A great deal of the publicly accessible data in Scotland is fragmented and siloed on different platforms and data sets. Oxido’s solution delivers a user-centric web-platform focused on three core capabilities – exploring, comparing and interacting. The solution will simplify access to and engagement with official statistics, and allow users to contribute to the data sets contained in the solution.

Lumera Health

Challenge: How can we create a smarter booking system for outpatient appointments?

The NHS has over 500,000 missed outpatient appointments every year, costing around £150 each. Improving this could save up to £65 million. Lumera is creating a flexible, online booking system for outpatients. It aims to reduce time lost from patients failing to attend their appointments and explore alternative pathways to ensure patient specific healthcare needs are met by the right person at the right time in the right place.

WallScope Ltd.

Challenge: How can we use technology to provide better access to public services through

Wallscope’s technology makes it easier to search, discover and link data in real time, leading users through a maze of information to discover new and unexpected insights. Wallscope’s solution uses a linked data store specifically aimed at Annotation and auto-tagging tools will be embedded within a platform to provide intelligent assistive technologies for content curators, enabling engagement and collaboration between organisations and their service users.


Challenge: How can we use technology to provide better access to public services through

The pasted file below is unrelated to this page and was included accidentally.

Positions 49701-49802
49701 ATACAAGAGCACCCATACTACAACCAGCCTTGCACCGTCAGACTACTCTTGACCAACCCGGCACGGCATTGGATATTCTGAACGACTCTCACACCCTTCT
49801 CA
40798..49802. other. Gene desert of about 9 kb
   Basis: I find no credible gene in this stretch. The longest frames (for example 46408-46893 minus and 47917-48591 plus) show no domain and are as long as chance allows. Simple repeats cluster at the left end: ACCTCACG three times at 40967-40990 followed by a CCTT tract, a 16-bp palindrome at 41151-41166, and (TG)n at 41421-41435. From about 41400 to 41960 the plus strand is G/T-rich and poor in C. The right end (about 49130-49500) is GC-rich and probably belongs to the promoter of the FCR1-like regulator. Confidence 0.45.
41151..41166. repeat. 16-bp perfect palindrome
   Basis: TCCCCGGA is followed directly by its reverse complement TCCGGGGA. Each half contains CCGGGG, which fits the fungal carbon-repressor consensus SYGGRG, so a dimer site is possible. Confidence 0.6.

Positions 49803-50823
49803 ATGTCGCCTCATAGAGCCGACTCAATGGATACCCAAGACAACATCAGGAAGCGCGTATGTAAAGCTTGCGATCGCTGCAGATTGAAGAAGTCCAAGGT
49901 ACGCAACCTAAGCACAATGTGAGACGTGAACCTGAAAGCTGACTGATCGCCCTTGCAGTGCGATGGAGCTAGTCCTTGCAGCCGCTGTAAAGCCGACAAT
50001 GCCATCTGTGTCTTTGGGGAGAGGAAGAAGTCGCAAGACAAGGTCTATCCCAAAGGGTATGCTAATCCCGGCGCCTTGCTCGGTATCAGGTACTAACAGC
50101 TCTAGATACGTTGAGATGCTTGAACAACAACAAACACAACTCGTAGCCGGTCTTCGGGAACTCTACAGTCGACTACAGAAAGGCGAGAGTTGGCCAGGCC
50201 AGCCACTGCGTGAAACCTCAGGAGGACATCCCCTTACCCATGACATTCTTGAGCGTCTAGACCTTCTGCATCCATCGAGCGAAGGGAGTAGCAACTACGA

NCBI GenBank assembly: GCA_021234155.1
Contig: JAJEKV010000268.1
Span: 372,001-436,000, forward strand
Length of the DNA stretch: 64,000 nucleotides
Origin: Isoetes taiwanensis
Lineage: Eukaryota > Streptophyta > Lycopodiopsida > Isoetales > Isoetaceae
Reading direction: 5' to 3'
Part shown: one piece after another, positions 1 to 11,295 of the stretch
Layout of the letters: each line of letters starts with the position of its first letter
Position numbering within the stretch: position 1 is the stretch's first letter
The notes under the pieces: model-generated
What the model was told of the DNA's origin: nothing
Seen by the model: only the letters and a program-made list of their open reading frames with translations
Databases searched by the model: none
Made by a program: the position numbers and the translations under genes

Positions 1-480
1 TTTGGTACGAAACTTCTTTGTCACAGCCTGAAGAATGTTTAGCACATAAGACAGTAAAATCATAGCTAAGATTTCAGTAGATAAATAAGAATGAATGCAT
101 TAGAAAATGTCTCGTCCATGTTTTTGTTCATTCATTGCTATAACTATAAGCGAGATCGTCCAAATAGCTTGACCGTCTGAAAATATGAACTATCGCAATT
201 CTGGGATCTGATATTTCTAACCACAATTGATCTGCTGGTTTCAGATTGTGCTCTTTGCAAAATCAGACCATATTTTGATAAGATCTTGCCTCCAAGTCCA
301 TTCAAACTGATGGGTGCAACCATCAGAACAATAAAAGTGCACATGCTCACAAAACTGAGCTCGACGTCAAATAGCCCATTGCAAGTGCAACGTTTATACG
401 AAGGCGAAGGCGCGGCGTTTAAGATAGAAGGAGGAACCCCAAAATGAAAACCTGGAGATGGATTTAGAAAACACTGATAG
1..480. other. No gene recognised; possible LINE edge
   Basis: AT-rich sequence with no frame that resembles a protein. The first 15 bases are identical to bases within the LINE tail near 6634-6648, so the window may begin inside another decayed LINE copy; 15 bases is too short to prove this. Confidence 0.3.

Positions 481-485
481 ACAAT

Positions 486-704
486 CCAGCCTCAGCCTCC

Voxsio’s solution is centred on a Virtual Citizen Assistant (VCA), which will be embedded on and use conversational search to clarify and provide context for a citizen’s enquiry. The VCA will identify three contextual cues – the stage the user is at currently, the user’s emotional state and the topic the user is concerned about – to rapidly deliver the kind of results and information that the user requires.

Deep Miner Ltd

Challenge: How can we harness the power of data to create the most positive perception of Scotland across the world?

The Deep Miner solution uses state-of-the-art data science to decrease the time and effort required to find stories relating to Scotland, then predict direct investment opportunities, match Scottish capabilities to potential investors and from there develop sales propositions. Mobile

Challenge: How can we better understand our data to improve all aspects of services?’s solution provides a single and continuously evolving view of the customer’s actual needs, and will help the council understand how well it is doing in terms of meeting these needs. Existing sources and newly collected data will be aggregated and analysed, and presented to users through smart and easily-understood data visualisation.


Challenge: How can we better understand our data to improve all aspects of services?

Wittin’s solution focuses on the power that big data has when it is released in secure, anonymised and usable formats. It harnesses the power of citizen science to analyse the data and discover new insights – potentially creating new, radical avenues to explore and markedly improve everything the public bodies do.

Global Opportunties

Of course, the opportunities and challenges being addressed by the CivTech companies are not confined to Scotland. Governments, local authorities and organisations worldwide are facing the same issues.

Interest in the programme is growing, with government departments across the country watching this bold new initiative. It’s a fantastic example of  pioneering work being carried out here in Scotland.

DIGIT will be bringing you more from CivTech in the near future.

Movers and shakers

Brian Baglow